Tuesday, September 24, 2013

It’s Raining. It’s Dreary.

We are stuck inside. And that is the only rationale I have for watching a half-hour info-mercial hawking the Time-Life “Golden Age of Country” box set. I ask you, when was the last time you heard the name Ferlin Husky? Or the name Porter Wagoner? And can you hear “Stand by Your Man” without thinking of Jake and Elwood in The Blues Brothers?

But this is taking me away from the topic at hand—the Old City Hall Restaurant in Gilroy, CA, that is located in, of all places, the Old City Hall.

The cornerstone for this building that sits in the heart of downtown Gilroy was laid in 1905, and the building was completed in 1906. The building has survived two major earthquakes and has been described as the landmark that says “You’re in Gilroy!”

“The Gilroy Historical Society was formed in 1966 when the Old City Hall (1905) was threatened with destruction…” (gilroyhistoricalsociety.snappages.com). Nine years later, the building was placed on the National Register of Historic Places.
What was once the main entrance (entrance to the restaurant is now through a door at street level) is graced by a statue of John Cameron Gilroy.
His is an interesting story: “During the War of 1812, the armed merchantman Isaac Todd was sent…to seize Fort Astoria, an American trading post at the mouth of the Columbia River. The ship departed from Portsmouth, England, made its way around Cape Horn and proceeded up the Pacific coast of the Americas, stopping at Spanish ports for supplies along the way. In January 1814, the Todd arrived at the Presidio of Monterey. During the visit, ordinary seaman John Gilroy (a Scotsman who had changed his name from John Cameron when he went to sea to avoid recognition) either jumped ship or, depending on the historical source, was left ashore to recover from scurvy. In any event he found his way to San Ysidro, converted to Roman Catholicism and became the first non-Spanish settler in Alta California legally recognized by the Spanish crown…” (wikipedia.org).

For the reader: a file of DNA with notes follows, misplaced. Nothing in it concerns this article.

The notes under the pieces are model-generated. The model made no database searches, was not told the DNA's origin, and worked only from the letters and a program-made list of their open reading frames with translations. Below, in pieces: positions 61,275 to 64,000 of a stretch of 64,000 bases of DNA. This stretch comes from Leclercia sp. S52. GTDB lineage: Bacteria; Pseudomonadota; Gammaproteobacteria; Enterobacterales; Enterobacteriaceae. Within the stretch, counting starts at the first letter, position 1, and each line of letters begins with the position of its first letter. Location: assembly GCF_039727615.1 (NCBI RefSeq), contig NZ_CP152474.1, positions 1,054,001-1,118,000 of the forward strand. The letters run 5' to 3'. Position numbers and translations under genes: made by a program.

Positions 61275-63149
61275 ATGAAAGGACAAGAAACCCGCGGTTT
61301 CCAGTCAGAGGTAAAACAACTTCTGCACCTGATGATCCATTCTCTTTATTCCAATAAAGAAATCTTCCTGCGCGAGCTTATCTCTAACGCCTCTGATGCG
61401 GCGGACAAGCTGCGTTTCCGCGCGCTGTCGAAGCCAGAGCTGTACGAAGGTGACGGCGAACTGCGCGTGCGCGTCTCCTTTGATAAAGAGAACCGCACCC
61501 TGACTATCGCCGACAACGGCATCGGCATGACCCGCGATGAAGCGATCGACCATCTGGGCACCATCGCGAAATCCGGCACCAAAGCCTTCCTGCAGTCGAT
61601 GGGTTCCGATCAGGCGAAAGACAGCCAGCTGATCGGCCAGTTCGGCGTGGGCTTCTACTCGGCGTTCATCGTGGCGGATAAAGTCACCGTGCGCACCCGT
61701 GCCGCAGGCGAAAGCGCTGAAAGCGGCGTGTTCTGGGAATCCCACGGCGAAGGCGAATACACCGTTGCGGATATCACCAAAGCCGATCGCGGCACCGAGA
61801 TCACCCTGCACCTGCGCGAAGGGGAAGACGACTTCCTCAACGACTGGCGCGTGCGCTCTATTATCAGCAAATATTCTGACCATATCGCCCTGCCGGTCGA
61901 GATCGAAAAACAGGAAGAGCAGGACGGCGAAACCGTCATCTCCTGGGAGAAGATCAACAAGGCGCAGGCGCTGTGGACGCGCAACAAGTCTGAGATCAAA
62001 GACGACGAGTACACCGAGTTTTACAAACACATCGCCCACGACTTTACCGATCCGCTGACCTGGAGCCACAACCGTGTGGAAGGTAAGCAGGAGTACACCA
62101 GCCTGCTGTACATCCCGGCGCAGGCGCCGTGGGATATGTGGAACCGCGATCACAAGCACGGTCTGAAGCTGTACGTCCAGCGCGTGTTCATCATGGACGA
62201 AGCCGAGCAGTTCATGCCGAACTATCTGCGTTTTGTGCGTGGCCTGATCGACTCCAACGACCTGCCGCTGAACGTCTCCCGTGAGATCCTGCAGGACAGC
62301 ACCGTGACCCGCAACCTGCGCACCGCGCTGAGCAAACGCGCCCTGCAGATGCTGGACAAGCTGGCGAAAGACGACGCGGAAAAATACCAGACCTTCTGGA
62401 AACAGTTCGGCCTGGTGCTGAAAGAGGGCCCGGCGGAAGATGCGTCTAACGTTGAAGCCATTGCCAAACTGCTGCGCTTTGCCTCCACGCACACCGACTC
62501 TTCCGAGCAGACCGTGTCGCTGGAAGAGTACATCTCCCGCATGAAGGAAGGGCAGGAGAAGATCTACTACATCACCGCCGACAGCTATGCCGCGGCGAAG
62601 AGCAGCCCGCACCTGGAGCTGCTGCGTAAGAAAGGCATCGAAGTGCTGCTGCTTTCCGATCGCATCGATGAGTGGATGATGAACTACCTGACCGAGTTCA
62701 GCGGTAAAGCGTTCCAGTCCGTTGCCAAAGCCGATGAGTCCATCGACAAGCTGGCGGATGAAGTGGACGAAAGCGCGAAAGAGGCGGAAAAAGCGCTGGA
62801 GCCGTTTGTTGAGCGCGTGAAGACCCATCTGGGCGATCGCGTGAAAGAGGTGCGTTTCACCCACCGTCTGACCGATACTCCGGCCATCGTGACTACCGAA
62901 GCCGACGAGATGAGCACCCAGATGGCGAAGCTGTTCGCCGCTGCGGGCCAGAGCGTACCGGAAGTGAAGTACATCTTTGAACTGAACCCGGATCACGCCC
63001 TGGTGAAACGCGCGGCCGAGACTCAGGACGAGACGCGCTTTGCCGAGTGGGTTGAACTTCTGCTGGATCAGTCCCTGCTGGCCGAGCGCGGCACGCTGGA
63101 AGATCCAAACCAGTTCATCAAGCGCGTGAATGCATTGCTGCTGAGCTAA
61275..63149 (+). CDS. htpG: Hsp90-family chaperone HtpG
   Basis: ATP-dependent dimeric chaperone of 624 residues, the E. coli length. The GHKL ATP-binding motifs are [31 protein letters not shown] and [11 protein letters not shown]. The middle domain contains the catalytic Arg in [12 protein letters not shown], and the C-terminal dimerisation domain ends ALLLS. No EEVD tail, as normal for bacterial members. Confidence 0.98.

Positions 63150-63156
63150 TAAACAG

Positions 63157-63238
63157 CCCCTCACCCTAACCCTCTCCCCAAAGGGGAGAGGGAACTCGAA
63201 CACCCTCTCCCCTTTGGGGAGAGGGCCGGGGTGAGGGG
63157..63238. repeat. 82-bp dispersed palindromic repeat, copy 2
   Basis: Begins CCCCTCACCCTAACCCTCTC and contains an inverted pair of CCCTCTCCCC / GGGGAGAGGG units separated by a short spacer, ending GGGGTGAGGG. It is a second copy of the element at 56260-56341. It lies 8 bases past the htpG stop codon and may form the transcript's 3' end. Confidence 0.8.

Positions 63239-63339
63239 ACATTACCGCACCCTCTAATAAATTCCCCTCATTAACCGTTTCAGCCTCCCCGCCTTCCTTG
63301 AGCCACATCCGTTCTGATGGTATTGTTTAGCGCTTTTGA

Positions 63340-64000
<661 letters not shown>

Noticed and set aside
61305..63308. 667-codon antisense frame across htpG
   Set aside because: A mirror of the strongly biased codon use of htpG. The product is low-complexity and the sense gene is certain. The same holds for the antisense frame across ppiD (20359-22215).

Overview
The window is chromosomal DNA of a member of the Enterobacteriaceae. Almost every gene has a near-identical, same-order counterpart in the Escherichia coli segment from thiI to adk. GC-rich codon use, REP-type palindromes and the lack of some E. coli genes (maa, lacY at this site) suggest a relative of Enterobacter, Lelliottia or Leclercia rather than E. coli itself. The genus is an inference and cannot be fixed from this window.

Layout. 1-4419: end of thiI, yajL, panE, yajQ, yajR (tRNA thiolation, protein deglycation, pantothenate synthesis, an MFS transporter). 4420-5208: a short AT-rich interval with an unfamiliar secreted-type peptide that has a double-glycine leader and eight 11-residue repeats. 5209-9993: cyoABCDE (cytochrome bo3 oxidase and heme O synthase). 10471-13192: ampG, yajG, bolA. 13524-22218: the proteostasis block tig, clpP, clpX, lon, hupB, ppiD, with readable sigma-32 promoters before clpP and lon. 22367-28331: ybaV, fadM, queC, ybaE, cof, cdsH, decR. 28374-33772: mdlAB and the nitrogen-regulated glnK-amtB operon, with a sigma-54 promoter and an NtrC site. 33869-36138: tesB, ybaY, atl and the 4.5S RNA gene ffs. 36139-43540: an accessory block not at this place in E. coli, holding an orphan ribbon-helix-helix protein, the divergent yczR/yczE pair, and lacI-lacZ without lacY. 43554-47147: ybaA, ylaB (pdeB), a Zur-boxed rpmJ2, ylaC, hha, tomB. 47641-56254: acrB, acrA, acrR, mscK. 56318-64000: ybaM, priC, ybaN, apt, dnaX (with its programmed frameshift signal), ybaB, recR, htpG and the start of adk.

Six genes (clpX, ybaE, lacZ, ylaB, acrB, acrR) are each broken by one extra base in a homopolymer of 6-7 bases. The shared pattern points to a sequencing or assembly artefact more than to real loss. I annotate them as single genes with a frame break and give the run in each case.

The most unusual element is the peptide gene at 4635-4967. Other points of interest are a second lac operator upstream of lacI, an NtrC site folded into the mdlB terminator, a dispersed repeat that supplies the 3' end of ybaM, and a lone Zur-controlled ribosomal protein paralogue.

"...He married Maria Clara de La Ascencion Ortega, daughter of the family that owned Rancho San Ysidro and together they had 17 children. Inheriting a third of Rancho San Ysidro through his wife, Gilroy became a prominent landowner who served for many ears as the local Alcalde (mayor) and later justice of the peace. John Gilroy exemplified the early California tradition of hospitality that sheltered travelers, welcomed guests and celebrated life" (waymarking.com).

The interior space of the restaurant is divided into a dining room (below)
and a bar area (below).
Outside is a dining patio where on Sunday the restaurant will be holding a beer ‘n brats fest with live music.

While listing on the National Register guarantees that the exterior of a building will remain intact, no such promises are made about the interior. I suspect that the “Moorish” arch over the door leading into the main dining area

and the frame around this alcove are remnants of the Hall’s prior use as a tapas restaurant.
The lunch menu consists mostly of salads, sandwiches, and wraps. From those, Chuck chose the Cuban sandwich (roasted pork, smoked ham, Swiss cheese, mustard, and dill pickles) with a side of fries.
At first he went to remove the dill pickles, but realized that these are an integral part of the Cuban’s flavor profile and so the pickles remained.

While the sandwich had been pressed, in my opinion it should have spent longer in the press. Usually, a Cuban is pressed almost flat. The French roll was not as toasty and crisp as it should have been, and the meats were not as hot as they should have been. And the fries were so dry that they must have been kept hot under a heat lamp.
Perhaps I was influenced by the garlic garlands hanging on the back wall because I ordered the Roasted Garlic Burger with the pasta salad as my side.
The burger itself was beautifully cooked and had that great charred taste that we always look for. And the buttered and toasted bun was a great touch. In addition to the garlic, the burger was topped with roasted red peppers and a most generous amount of salty and tangy blue cheese. But where was the garlic taste? Almost nonexistent. I know that roasting garlic reduces its pungency, but I could barely taste any.

At first I thought that the dressing on my pasta (actually elbow macs) salad was pesto, but it seemed to be a herb dressing instead. The salad contained some finely chopped celery and onion and was really quite good.

Overall, our lunch at Old City Hall was good. Not great. Good. And earns 3.5 Addies.

To review the role of Adler, Kitty Humbug, and the Addie rating system, read the November 14, 2011 blog.

1 comment:

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